We explored the shops, and captured photos of the town and the unique alleyways. We stopped at one of the many noodle shops in town and tried negi soba (fresh buckwheat noodles eaten using a green onion), stick-roasted char fish, fire roasted rice cakes and more! My favorite memory here was holding up one of my snacks to photograph it against the blue sky. I got really excited when I noticed the warmly colored thatched roofs seemed endless as they blended into the warm colors of the mountains. Sitting down to enjoy my snack in one of the alleyway cafés was a nice way to spend the last moments of the day as the sun set behind the mountains.
After a long day of photography, it was nice to slow down in the evening and spent the night in one of the historic buildings that have been functioning as guesthouses for hundreds of years.
(Read more about Ouchi-juku...)
In the early morning light we drove to Lake Sohara for gorgeous views of the lake. We almost went paddling on the lake to see what kind of photos could be taken from the water, but ultimately we chose to move on to the next location. However, if you like paddling it seems like a lot of fun!
Bandai-Azuma Lake Line
Next we drove along the beautiful Bandai-Azuma Lake Line and enjoyed the excellent views.
But of course we didn’t just drive by, we stopped a few times for photos and these were two viewpoints that you should definitely check out!
Nakatsugawa Valley Viewpoint
First we stopped at the Nakatsugawa Valley Viewpoint, here we captured photos of the gorgeous view of the Nakatsugawa river winding through the autumn colored valley.
To access this viewpoint, you will want to park at the Nakatsugawa Keikoku Resthouse and walk to the viewpoint through a short path through the trees. The trees on this path were also very beautiful so be sure to have your camera out, but watch your step. I had a hard time focusing on the path as the wind through the trees along the path was truly enchanting.
Sanko Paradise Viewpoint
We continued driving along the Bandai Azuma Lake Line to reach the second viewpoint, the Sanko Paradise Viewpoint.
Sanko literally translated to “three lakes,” from this viewpoint you can enjoy the view of three lakes framed by autumn colored mountains. My jaw dropped at this view, the mountains and lakes were so beautiful. As we drove there were quite a few clouds forming in the sky that made me a bit nervous... However, as we pulled up to this viewpoint, the clouds made way for rays of sunshine that illuminated the mountains and valleys in a truly magical way.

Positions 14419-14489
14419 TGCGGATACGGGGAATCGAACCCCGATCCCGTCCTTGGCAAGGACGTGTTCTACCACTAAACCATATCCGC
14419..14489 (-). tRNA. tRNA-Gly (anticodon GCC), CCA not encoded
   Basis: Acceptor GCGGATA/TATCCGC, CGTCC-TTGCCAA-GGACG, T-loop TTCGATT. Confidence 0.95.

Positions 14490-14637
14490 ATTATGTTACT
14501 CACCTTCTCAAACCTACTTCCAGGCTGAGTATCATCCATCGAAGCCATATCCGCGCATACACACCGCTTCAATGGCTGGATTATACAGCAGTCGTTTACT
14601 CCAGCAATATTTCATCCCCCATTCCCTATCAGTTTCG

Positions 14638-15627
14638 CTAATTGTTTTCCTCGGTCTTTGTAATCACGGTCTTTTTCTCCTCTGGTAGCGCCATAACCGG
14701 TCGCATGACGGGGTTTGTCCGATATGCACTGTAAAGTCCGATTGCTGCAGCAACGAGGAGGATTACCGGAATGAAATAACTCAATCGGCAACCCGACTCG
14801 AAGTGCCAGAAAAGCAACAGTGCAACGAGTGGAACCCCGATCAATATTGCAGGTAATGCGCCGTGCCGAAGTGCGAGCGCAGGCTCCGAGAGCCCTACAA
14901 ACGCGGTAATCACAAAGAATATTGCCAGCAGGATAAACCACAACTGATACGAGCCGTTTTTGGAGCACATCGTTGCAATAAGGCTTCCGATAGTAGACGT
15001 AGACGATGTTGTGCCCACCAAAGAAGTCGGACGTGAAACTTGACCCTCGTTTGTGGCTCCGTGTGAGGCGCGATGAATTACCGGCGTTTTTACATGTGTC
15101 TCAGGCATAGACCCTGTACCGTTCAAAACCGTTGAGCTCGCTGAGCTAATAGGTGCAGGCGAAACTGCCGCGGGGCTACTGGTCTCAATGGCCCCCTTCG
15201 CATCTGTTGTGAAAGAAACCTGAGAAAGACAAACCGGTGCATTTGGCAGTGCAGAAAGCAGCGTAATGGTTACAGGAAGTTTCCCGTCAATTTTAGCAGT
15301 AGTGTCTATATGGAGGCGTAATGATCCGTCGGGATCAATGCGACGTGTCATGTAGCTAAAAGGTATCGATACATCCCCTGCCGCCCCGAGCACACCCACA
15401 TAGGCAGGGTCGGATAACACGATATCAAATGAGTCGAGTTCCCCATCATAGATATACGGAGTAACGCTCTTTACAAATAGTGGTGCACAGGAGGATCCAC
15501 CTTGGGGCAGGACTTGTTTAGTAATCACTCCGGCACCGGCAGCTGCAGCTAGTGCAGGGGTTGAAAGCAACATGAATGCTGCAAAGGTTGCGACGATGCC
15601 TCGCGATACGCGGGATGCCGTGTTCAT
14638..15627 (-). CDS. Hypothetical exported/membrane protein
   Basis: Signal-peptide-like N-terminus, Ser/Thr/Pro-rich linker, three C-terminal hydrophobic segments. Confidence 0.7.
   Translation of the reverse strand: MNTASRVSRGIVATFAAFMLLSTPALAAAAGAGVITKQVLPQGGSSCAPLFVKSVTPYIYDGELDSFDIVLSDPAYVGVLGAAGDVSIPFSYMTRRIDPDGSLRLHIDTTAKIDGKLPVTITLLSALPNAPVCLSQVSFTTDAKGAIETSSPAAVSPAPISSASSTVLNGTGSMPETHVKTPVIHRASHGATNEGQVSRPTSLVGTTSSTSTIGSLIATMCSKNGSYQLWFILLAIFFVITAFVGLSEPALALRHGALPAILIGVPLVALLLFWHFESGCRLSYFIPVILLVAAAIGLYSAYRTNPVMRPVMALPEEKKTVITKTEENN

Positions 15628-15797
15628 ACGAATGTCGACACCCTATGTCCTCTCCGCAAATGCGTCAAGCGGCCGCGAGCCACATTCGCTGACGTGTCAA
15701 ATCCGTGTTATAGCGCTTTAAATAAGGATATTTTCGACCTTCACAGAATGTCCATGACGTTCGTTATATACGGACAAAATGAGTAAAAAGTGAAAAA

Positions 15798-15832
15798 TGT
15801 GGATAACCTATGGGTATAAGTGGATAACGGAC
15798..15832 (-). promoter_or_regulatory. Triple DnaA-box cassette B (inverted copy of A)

Next we visited the Goshiki-numa Ponds where the bright blue water contrasted with the warm autumn leaves and made for a fantastic sight!
Take a stroll around the lake and enjoy this spectacular view, while you pick out your favorite angles to take photos from. This unique lake was formed due to volcanic activity in the area, so it can change colors slightly depending on the time of day and the season, so you are sure to capture a unique photo. After taking a lot of photos outside, I was feeling rather chilly, so I quickly grabbed a cup of warm, non-alcoholic amazake, a popular cool weather drink in Japan.
Inawashiro Herb Garden
Next we headed towards Lake Inawashiro and stopped by the Inawashiro Herb Garden.
Here you can go inside and see beautiful collections of flowers, depending on when you visit, there may be an art installation as well. When we visited there was a beautiful exhibit that featured colorful umbrellas by the reflective pond. Research ahead of time when you visit to find out what art installation will be on display when you visit.
Outside there are huge fields of flowers, and depending on the season and what’s in bloom you can take some really beautiful photos. In autumn there are some very cute fluffy red plants called “kochia,” which look like a plant right out of a Doctor Seuss book! We couldn’t go outside when we visited due to the rain, but if you have nice weather, get creative and see what photos you can take here! Be sure to check Instagram for some photo inspiration as many talented photographer flock to this garden every autumn. There are delicious floral flavored ice creams and snacks to try here, I recommend the floral ice cream, despite the cold, it’s worth it!
As we headed towards the station to travel home, we drove around Lake Inawashiro and gazed out at the gorgeous water and fantastic views of Mt. Bandai in the distance.
If the weather is warm or you don’t mind the chilly weather, I recommend finding a spot along the lake shore to stop and relax under some trees. The rain was coming our way so we went to a café instead. There are lots of local coffee shops and cafes, there are many to choose from and they are quite popular among locals, so I recommend checking one out before heading home. I was nice to relax and drink some coffee and have a bit of cake before heading home.
This two day / one-night long photography tour of Fukushima was a really special way to visit these wonderful places in Fukushima. It was my first time seeing these places and I was in awe for two days straight. These have become some of my favorite places to visit and photograph in Fukushima, and even the whole of Japan.